Every pub and hotel bar has an extensive selection of whiskies. For now, there is just the one single malt, from Abhainn Dearg distillery in Uig on Lewis, which will be followed by a concoction in preparation at the new Isle of Harris Distillery in Tarbert. Beers from the Hebridean Brewery Company in Stornoway include Clansman (a golden bitter), the ruby-coloured Islander, Celtic Black (a dark porterstyle ale), and Berserker, a stronger India pale ale. The microbrewery phenomenon has not yet reached the islands, but craft ales from Orkney, Shetland and the Black Isle (north of Inverness) are commonly found. A frequent misconception that the tourism authority is always eager to correct is the widely reported claim that there are no pubs on the Outer Hebrides. Stornoway has plenty, and although country or roadside pubs that characterise much of the UK are few and far between, you will find one on each of North Uist and Eriskay. Meanwhile, most hotels have bars that most definitely serve as the local pub. Most places accept credit cards but, as is the case with accommodation, it is worth checking ahead.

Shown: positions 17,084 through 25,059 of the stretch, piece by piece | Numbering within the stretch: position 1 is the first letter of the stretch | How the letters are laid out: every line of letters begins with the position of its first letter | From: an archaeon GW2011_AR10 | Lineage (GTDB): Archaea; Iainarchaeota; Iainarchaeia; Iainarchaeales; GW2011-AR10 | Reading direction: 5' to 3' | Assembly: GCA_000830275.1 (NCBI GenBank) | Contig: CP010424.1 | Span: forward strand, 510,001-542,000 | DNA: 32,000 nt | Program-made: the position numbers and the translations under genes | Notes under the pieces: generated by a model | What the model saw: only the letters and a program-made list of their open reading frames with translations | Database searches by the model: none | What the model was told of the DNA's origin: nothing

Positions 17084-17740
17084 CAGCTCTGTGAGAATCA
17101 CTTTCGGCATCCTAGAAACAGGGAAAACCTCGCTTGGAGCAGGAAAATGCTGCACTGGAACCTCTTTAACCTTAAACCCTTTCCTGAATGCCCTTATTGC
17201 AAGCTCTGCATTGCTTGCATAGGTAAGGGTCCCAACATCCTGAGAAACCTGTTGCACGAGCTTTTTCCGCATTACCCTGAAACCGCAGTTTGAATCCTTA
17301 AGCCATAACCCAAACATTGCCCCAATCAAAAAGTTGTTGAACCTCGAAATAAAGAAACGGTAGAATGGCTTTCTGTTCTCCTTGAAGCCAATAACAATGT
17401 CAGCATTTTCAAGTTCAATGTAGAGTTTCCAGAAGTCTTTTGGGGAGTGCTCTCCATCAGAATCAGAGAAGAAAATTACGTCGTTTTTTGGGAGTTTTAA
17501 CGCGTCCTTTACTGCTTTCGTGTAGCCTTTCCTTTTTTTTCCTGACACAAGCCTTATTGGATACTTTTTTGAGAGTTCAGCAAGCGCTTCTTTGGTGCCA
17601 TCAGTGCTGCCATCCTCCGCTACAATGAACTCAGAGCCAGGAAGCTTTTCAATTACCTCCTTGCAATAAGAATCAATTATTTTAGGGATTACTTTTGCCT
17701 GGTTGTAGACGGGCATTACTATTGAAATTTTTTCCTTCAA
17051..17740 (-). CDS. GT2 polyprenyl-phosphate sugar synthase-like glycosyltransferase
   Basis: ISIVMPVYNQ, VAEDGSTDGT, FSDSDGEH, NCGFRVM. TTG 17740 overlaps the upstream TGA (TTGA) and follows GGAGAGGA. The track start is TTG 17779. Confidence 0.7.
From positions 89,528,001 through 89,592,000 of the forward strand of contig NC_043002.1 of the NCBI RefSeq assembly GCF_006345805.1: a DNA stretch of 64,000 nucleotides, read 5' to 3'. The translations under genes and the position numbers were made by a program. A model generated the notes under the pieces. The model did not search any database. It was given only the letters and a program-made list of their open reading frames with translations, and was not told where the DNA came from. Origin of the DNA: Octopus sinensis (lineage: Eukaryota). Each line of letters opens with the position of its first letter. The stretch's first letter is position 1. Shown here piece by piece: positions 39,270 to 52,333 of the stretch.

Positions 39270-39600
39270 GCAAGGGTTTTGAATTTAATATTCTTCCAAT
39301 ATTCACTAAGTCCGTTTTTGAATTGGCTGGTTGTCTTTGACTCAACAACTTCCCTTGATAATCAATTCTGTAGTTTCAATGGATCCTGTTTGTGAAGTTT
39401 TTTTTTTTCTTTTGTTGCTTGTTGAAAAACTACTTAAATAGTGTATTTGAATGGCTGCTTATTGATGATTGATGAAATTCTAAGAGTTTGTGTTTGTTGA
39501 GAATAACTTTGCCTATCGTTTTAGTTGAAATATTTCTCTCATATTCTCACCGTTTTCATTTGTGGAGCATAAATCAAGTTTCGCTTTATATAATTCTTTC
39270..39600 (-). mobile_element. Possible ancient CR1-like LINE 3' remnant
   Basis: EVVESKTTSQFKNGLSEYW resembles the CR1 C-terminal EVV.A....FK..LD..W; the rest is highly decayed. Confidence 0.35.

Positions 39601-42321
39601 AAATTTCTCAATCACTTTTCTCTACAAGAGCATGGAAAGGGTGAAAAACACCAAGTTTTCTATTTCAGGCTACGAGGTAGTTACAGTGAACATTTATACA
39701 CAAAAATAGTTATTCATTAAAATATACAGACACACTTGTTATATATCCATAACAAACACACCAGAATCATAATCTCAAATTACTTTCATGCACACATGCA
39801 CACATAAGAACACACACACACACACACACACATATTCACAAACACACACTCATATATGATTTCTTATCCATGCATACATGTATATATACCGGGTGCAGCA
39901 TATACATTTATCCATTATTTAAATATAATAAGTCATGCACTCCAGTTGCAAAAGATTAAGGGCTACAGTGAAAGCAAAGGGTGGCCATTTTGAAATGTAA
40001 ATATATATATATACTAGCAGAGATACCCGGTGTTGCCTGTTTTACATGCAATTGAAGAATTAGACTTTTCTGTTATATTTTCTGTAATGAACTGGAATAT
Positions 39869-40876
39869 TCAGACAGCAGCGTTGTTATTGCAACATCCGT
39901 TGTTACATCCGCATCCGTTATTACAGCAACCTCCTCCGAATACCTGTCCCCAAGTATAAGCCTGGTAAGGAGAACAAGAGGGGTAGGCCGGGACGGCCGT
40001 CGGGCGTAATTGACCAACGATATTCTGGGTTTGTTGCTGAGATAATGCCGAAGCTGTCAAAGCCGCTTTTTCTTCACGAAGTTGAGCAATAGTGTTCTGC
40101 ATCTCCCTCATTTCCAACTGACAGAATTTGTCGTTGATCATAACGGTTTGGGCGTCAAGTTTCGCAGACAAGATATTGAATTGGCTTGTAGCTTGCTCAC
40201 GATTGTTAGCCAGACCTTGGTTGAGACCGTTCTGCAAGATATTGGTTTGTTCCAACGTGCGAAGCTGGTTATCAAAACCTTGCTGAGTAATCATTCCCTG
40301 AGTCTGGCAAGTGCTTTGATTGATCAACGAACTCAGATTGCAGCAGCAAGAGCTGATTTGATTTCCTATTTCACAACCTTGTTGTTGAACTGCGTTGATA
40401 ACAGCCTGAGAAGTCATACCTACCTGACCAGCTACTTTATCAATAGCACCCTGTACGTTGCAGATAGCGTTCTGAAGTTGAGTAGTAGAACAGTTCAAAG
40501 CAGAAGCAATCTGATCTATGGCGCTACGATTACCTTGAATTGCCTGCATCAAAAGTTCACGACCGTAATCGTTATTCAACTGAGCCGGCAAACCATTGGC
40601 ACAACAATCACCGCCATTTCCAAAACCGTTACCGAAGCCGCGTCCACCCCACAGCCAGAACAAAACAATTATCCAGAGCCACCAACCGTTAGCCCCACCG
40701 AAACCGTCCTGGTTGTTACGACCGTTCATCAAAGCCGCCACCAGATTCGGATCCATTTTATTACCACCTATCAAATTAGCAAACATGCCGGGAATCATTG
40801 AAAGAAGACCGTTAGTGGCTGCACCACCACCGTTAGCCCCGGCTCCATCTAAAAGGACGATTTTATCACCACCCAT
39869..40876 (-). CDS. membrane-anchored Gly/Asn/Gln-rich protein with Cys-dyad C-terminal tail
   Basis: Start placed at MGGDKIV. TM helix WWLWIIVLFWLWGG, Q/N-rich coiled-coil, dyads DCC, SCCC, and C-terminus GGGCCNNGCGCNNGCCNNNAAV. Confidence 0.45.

Cafés and restaurants are also increasingly upping their game and are geared up for special dietary requirements. On the subject of the former, a curious feature of the Outer Hebrides is that the elemental nature of the landscape is in inverse proportion to the cosiness of its cafés. One of the joyful quirks of the islands is that you can go into the post office to send a postcard only to discover a first-rate café operating out of the back room (such as on Scalpay and at Lochboisdale on South Uist). This has given rise to the concept of the ‘tea-shop safari’, whereby you can enjoy salmon pâté and oatcakes to the gentle background melodies of mandolins, bodhrans and pipes.
From modern to traditional, high-end to basic, accommodation on the islands will collectively meet all budgets and tastes. Recent years have seen a scramble for renovation and updating in response to rival new properties that have injected some much-needed higher standards.